Destination: Kotor & Budva, Montenegro

While in Dubrovnik in May, I also did a day trip to the country of Montenegro. A small Balkan country just south-east of Croatia, it boasts a surprising amount of lovely gems to see, including the famous old town of Kotor.

Prior to going, I’d booked an organized tour to be picked up and dropped off in Dubrovnik– while it would’ve been possible to take a public bus, I found it better to pay a bit extra for the convenience and comfort of a guide, so that I didn’t have to stress too much of how and where to go.

That said, the tour coach picked us up and we soon headed off to our first stop of the day: the Croatian-Montenegrin border. Interestingly, Croatia is considered *sort of* part of the EU (although it uses its own currency, the kuna) and Montenegro isn’t, although funny enough uses the euro– that said, it was necessary to stop and to be inspected with our passports in hand. Thankfully, the border crossing over took under an hour, and we soon continued into Montenegro.

We made a brief stop at St. George’s Island, an islet in the Bay of Kotor, before reaching Kotor around 11 am. From there, our tour guide gave us two hours to visit on our own, and I immediately set off for the hike up to St. John’s Fortress, which offers excellent views of the Old Town and the bay from above. It was a fairly-steep hike, with plenty of slippery gravel and uneven, dilapidated steps along the hill’s edge– not to forget that it was absolutely boiling by midday! It took about 45-50 minutes to reach the very top and, after snapping my photos, I made my way down and back to town, where I had some time to wander around and see the charming squares and cobblestone streets– I even got 1€ gelato as a treat after the intense hike!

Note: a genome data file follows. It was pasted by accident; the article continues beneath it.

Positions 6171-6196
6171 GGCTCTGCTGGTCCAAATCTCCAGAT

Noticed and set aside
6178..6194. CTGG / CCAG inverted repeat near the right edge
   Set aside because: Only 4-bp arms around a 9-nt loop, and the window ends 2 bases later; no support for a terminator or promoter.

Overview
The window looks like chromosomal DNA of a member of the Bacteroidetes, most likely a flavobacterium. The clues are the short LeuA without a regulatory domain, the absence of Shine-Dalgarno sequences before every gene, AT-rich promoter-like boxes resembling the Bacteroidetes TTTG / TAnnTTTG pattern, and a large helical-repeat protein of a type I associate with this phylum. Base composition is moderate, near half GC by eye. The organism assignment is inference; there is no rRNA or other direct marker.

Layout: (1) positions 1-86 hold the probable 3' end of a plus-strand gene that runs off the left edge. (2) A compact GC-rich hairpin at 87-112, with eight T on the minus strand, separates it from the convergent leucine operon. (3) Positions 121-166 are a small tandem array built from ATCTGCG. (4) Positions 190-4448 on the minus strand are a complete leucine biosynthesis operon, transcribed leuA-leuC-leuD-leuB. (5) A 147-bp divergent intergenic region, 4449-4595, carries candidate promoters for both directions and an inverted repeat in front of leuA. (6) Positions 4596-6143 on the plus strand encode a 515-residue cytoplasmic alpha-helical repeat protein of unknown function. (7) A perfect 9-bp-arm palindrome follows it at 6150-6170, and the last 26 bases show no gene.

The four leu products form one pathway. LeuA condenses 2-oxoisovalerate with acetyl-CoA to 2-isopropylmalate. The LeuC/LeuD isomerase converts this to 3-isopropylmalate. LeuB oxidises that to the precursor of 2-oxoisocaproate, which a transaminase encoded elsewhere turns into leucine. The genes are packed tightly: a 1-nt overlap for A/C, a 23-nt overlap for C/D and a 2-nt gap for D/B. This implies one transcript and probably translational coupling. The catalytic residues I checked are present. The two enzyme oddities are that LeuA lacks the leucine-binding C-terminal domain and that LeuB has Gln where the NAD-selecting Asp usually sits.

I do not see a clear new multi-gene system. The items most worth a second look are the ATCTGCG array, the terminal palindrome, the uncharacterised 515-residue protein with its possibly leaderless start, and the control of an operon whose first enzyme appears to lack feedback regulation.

Views halfway up to the top.
Hike up.
St. John’s Fortress.
Panorama of Kotor’s Old Town.

The weather had been hot and relatively clear, but sadly it turned for the worse after we left Kotor– it was getting quite stormy when we passed the Bay of Kotor, and by the time we reached Budva, our next stop, it was pouring rain. Nevertheless, our guide gave us 90 minutes to explore town, and I braved the rain into Old Town, where I visited the Citadella (upon which I got some rooftop views of town) and the narrow, cobblestone streets. I passed by the port and eventually settled at a bar-restaurant with some fries and Vermouth to stay out of the rain.

Bay of Kotor.
View of Budva from the Citadella.
Budva’s port.

We left Budva around 15:00, taking a “shortcut” on our way back to Dubrovnik. In other words, we took a 10-minute ferry ride from one side of the bay to the other, before continuing our drive to the border once more. While it’d taken us no more than an hour to cross in the morning, it took us almost 2-1/2 hours on our way back, which apparently was unusual– turned out that a tour bus in front of us was being inspected, with border control taking passengers one-by-one to be searched and thereby backing up traffic. Eventually, we made it through, and returned to Dubrovnik around 20:00.

My visit to Montenegro had been brief, but a pleasant one. Kotor was definitely the highlight, and I’m glad to have gotten a glimpse of this small country. It made my Balkan trip just a bit more comprehensive, and I was eager to discover more of the region during the rest of my trip.

Will be recapping more of my travels soon!

— The Finicky Cynic

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